Results tagged ‘ Dustin McGowan ’
YANKEES 7, BLUE JAYS 3
With the crush of American and Japanese media on hand and an unfriendly sellout crowd at Rogers Centre on Friday it was understandable if Masahiro Tanaka was a little nervous making his major-league regular season debut.
After Melky Cabrera deposited his third offering over the center-field wall reality set in. But Tanaka gradually overcame his nerves and settled in to win his first game in the United States as New York pounded out 16 hits to defeat Toronto in front of paid crowd of 48.187.
Tanaka (1-0) actually lost a 2-1 lead in the second inning when two hits and an error loaded the bases and Jonathan Diaz touched him for a two-run single. But after that hit, the 25-year-old right-hander retired 16 of the next 18 batters he faced, striking out six of them to allow the Yankees to come back and win the game.
Tanaka’s final line was excellent. He allowed three runs (two earned) on six hits and no walks and he struck out eight batters in seven innings.
“I was missing some spots earlier in the game, but as the game progressed, I think I was getting better out there,” Tanaka told reporters through an interpreter. “Obviously I’m happy. I think No. 1 is that I’m relieved.”
Meanwhile, the Yankees’ offense was once again sparked by rookie infielder Yangervis Solarte, who was 3-for-3 with two runs scored and an RBI in his major-league debut against Houston Astros on Thursday.
With the Yankees trailing 3-2 in the third inning, Brian Roberts drew a one-out walk from Blue Jays right-hander Dustin McGowan (0-1) and stole second. One out later, Ichiro Suzuki bound a ground ball to Ryan Goins at second base and Suzuki was called out on a close play at first.
However, manager Joe Girardi successfully overturned first-base umpire Dana Demuth’s call through a instant-replay challenge, which put Roberts at third and Suzuki at first for Solarte.
The 26-year-old switch-hitter Solarte then laced a two-run double to right-center to give the Yankees a lead they would never relinquish.
That hit also ended McGowan’s evening. The 32-year-old right-hander, who was making his first major-league start since 2011, was charged with four runs on eight hits and a walk while he struck out three in 2 2/3 innings.
The Yankees took an early 2-0 lead against McGowan in the first inning as Jacoby Ellsbury, who was 3-for-4 with a walk, stole two bases and scored two runs in the game, cranked a double to deep center. Brett Gardner advanced him to third on a hard-hit single to left.
Carlos Beltran then scored Ellsbury with a bloop single to left-center and Mark Teixeira scored Gardner with a single to right.
The Yankees only bad news of the evening came in the third inning as the Blue Jays took the lead against Tanaka. Teixiera injured his right hamstring while moving to field a foul ball. He was forced to leave the game and his immediate status is unclear.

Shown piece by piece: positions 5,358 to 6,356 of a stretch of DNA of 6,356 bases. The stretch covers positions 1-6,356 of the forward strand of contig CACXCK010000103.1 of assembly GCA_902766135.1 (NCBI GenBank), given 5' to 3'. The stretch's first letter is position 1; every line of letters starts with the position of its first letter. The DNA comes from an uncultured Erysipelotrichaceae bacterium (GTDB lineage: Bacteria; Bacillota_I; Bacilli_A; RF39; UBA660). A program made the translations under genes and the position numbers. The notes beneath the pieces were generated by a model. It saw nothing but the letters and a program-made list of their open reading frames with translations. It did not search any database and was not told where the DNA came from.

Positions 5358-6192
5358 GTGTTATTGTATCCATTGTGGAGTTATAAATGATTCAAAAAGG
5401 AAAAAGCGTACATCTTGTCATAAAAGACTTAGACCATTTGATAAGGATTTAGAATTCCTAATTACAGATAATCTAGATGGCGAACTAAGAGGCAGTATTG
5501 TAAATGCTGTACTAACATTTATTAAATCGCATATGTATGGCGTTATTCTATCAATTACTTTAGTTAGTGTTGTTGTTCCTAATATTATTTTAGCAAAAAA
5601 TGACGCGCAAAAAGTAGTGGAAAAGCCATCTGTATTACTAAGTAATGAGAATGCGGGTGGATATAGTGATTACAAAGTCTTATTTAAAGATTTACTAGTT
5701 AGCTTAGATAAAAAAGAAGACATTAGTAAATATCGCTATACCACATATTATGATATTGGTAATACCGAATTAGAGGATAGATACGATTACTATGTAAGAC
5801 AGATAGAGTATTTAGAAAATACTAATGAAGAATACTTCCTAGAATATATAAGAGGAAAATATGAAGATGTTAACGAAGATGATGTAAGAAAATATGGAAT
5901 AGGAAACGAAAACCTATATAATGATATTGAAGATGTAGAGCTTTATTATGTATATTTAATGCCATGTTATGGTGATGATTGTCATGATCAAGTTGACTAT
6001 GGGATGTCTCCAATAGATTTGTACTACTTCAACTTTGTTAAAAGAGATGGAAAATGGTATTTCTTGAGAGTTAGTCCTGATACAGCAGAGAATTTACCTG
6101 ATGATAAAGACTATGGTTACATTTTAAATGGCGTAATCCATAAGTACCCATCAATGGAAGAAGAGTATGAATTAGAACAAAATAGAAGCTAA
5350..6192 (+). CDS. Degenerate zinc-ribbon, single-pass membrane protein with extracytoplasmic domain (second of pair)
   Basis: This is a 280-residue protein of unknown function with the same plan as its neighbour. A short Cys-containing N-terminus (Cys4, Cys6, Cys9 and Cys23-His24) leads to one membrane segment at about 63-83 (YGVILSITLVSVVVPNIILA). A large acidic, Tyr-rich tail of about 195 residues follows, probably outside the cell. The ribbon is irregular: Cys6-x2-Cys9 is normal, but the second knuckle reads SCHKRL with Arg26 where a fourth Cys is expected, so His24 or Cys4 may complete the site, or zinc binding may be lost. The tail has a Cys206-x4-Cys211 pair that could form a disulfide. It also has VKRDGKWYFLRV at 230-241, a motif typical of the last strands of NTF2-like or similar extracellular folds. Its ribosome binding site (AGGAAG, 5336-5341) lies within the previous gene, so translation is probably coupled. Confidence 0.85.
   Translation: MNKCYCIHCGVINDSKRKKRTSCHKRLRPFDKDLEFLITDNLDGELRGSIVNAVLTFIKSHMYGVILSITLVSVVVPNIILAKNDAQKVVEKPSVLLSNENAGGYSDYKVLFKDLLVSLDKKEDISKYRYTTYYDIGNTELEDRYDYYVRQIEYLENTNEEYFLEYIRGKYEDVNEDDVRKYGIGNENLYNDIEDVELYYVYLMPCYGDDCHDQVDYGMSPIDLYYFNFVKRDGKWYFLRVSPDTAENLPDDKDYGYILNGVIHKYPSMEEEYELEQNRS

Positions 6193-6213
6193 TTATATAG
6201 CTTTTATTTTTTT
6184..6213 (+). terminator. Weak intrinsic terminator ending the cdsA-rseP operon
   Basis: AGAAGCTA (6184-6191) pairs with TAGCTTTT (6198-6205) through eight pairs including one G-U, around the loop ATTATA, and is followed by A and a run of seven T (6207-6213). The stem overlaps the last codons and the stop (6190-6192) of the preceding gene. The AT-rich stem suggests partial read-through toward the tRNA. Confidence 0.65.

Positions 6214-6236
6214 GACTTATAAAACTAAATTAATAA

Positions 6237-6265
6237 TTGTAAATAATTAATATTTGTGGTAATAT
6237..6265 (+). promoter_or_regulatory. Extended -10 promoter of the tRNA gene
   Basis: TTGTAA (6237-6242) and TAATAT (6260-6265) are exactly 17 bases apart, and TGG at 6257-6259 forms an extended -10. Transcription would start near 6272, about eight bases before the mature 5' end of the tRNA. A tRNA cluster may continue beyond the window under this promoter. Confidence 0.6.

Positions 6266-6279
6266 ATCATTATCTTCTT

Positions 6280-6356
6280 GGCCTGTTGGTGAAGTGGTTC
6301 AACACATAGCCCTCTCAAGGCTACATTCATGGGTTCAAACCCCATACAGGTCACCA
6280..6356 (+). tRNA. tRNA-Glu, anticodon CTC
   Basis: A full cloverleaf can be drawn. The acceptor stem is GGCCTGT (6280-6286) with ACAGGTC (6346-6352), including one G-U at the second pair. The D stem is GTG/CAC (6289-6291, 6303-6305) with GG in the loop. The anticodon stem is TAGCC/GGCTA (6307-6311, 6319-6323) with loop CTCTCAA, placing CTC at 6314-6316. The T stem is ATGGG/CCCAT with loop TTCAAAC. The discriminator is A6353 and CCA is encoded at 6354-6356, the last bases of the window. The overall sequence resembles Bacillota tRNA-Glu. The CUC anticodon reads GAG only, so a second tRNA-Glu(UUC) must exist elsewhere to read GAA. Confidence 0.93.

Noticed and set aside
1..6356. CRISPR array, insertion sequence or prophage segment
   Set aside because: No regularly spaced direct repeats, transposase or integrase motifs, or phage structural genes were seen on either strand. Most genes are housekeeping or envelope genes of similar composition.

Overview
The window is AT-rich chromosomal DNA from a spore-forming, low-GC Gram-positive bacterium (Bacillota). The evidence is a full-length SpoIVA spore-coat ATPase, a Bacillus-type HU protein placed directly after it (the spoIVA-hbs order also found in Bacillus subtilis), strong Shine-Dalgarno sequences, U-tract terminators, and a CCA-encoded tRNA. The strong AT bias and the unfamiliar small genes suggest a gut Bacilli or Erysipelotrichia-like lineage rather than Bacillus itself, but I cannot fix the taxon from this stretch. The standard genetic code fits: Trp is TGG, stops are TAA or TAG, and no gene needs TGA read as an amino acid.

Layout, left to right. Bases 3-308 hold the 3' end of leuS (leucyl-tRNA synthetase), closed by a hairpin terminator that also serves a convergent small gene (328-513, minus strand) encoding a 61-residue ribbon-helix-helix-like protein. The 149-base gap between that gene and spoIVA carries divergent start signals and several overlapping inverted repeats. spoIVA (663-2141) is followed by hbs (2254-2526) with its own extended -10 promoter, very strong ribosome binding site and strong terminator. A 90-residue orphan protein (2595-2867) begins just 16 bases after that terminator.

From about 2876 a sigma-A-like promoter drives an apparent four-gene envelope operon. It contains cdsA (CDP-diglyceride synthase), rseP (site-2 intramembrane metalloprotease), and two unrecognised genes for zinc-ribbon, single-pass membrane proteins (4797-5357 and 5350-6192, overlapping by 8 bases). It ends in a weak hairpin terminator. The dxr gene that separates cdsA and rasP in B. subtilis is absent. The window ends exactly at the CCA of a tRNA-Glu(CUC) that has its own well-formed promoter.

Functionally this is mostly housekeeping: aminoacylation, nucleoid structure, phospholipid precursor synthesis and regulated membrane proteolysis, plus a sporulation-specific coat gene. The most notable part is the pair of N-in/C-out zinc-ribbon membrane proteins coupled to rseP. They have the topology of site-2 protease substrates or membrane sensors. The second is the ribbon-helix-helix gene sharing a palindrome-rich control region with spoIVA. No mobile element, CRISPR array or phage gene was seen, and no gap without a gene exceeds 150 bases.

The Yankees padded their lead in the fourth when Brian McCann scored Ellsbury with a one-out RBI single off left-hander Aaron Loup after the Blue Jays elected to intentionally walk Beltran to face the lefty swinging McCann.
They added single runs in the eighth on Gardner’s RBI single off right-hander Steve Delabar and in the ninth on another RBI double by Solarte off right-hander Jarred Jeffress.
With the victory, the Yankees evened their season record to 2-2. The Blue Jays fell to 2-3.
- Tanaka’s ability to recover from the mistakes he made pitching to Cabrera and Diaz are a testament to the fact he is not just a thrower. Tanaka knows how to pitch and make adjustments at a very young age. That attribute actually may be just as valuable as his split-finger fastball. The $155 million the Yankees invested in him may end up being a bargain. He is that good.
- After two games, Solarte is 5-for-10 (.500) with three doubles and two runs scored. He also leads the team in RBIs with four. If Teixeira is sidelined for any length of time it is a pretty good bet that Kelly Johnson will move from third base to play first and Solarte will become the starting third baseman. The Yankees may have found a real gem in this youngster.
- Ellsbury showed what he can do from the leadoff spot on Friday. His two doubles, two stolen bases and two runs scored really set the tone for the evening. To top it all off, Ellsbury also made a nice sliding catch of Dioner Navarro’s sinking line drive in the sixth inning.
- Teixeira’s injury exposes the weakest area on the Yankees’ roster. Johnson is not an experienced first baseman and he will be asked to fill in while Teixiera is out. The Yankees do have corner infielder Russ Canzler at Triple-A Scranton/Wilkes-Barre but he is not anywhere close to Teixeira in offense or defense. he also is not on the 40-man roster. The Yankees have to hope Teixiera is not sidelined for an extended period of time.